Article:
There are different types of 4WD systems in the market that function the same way. In fact, the main difference is whether they need a driver’s interaction or not. A 4WD system works the same way as an AWD system, and when activated, a 4WD will always be rear wheeled. The 4WD always transfers the power to the car’s rear wheels, with the system’s unique computer deciding when to power the front wheels.
How Do Electronic Sensors Activate 4WD?
The transfer case has a speed sensor that calculates and measures the output shaft’s speed. The sensor also measures the speed of the rear wheels vs. the front wheels. Once this sensor detects the change in rotational speed in one of the wheels due to loss of traction, it engages the 4WD.
Normally, the wheel that loses traction tends to spin faster than the others. When this happens, the sensor signals the motor which engages the fork in the transfer box resulting in the 4H mode being activated. With the 4H mode activated, power will be sent to the rear and front wheels to help improve stability and traction on a slippery road, for example.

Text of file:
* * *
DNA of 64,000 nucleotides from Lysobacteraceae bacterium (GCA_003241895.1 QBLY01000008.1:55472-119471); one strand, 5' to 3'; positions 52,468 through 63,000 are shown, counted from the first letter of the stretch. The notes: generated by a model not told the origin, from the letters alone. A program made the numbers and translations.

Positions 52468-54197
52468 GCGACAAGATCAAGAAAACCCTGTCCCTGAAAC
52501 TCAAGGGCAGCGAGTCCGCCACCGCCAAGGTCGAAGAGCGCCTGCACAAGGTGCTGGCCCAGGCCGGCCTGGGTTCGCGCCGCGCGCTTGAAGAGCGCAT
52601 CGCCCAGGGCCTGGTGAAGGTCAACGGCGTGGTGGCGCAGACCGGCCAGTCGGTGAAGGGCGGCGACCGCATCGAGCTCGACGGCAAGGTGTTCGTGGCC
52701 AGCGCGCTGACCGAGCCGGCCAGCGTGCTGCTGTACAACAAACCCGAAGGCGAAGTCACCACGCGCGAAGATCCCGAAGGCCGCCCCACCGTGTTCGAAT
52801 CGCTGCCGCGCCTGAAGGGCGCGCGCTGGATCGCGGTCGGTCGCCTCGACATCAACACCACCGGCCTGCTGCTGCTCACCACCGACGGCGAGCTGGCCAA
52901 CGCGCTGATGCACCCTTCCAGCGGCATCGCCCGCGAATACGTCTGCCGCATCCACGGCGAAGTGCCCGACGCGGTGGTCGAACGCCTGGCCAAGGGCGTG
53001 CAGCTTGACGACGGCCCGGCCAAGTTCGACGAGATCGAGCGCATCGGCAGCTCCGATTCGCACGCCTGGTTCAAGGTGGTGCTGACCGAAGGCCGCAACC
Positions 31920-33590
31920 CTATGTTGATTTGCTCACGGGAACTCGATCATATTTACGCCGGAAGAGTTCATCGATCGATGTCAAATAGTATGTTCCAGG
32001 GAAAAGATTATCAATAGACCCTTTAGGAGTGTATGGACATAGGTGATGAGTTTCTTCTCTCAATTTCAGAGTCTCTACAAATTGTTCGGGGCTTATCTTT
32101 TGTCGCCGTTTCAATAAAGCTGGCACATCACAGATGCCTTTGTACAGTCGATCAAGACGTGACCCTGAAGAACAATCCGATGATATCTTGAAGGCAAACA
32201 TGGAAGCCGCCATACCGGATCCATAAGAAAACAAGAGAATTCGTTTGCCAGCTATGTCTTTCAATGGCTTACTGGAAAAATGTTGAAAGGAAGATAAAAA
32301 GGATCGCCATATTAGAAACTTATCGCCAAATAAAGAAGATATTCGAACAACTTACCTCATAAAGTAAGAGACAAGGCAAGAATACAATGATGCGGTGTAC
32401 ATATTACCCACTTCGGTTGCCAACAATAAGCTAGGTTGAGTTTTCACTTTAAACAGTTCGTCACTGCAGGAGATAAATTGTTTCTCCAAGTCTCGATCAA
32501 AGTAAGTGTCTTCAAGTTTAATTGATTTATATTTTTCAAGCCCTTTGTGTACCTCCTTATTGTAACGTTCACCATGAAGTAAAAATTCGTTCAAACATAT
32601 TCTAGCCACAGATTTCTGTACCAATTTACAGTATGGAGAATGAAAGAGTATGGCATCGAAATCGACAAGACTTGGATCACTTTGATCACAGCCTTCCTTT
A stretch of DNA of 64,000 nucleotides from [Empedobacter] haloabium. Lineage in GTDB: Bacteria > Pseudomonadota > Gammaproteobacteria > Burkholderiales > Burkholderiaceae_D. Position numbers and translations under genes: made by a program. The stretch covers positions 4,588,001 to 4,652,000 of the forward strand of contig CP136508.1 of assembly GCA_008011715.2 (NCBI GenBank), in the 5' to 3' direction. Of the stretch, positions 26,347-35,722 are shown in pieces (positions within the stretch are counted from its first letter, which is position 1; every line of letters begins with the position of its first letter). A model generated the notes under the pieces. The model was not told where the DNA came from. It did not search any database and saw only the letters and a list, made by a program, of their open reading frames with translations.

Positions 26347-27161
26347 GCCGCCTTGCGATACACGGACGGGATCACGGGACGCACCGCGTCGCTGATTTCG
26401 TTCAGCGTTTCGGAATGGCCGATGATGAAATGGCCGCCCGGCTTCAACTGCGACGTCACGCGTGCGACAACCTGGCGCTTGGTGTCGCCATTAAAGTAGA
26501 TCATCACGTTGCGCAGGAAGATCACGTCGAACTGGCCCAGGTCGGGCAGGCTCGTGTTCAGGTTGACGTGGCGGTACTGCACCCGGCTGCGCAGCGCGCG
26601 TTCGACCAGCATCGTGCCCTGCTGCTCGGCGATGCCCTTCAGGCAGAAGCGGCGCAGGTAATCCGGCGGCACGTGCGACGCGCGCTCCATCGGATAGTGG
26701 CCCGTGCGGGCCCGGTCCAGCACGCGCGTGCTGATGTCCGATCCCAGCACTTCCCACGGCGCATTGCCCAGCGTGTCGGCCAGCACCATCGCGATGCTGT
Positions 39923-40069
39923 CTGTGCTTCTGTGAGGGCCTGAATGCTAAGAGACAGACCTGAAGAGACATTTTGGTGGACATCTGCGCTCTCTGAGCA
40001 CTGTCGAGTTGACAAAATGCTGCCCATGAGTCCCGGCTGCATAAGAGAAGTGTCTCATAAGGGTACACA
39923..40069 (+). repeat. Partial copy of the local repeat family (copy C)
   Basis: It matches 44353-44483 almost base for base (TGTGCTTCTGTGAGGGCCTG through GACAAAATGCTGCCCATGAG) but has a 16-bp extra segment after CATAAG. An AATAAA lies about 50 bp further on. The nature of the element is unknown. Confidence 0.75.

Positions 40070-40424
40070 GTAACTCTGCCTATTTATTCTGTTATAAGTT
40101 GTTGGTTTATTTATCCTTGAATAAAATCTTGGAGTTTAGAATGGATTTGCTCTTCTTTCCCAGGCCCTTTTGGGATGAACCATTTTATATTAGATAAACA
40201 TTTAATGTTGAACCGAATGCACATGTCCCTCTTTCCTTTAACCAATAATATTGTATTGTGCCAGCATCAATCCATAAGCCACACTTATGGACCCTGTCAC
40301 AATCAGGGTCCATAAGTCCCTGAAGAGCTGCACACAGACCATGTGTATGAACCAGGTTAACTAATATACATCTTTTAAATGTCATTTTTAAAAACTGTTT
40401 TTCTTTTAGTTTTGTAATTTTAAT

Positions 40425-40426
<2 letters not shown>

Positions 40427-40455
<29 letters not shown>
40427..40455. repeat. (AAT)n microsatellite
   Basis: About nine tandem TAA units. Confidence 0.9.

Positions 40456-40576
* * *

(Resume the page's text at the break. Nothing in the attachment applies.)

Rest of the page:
How Does the Electric Motor Help the Wheels Regain Traction?
After receiving the signal from the sensor, the motor activates the fork in the transfer case. It presses the fork onto the metal plates and starts synchronizing the rotating speed of the two driveshafts. The fork applies a lot of pressure on the metal and friction discs linked to the fore wheels’ driveshaft. After applying enough pressure, it synchronizes the rotational speed of the rear and front driveshafts. And this will help the wheel that lost traction regain it.
This process happens very fast, and even the driver doesn’t notice it. The process of switching from 2WD to 4WD is controlled by a unique system that doesn’t need the driver’s interaction. This computerized system engages and disengages very quickly when driving on a partially low traction road.
How Does a Temporary 4WD System Differ From Automatic and Full-Time 4WD Systems?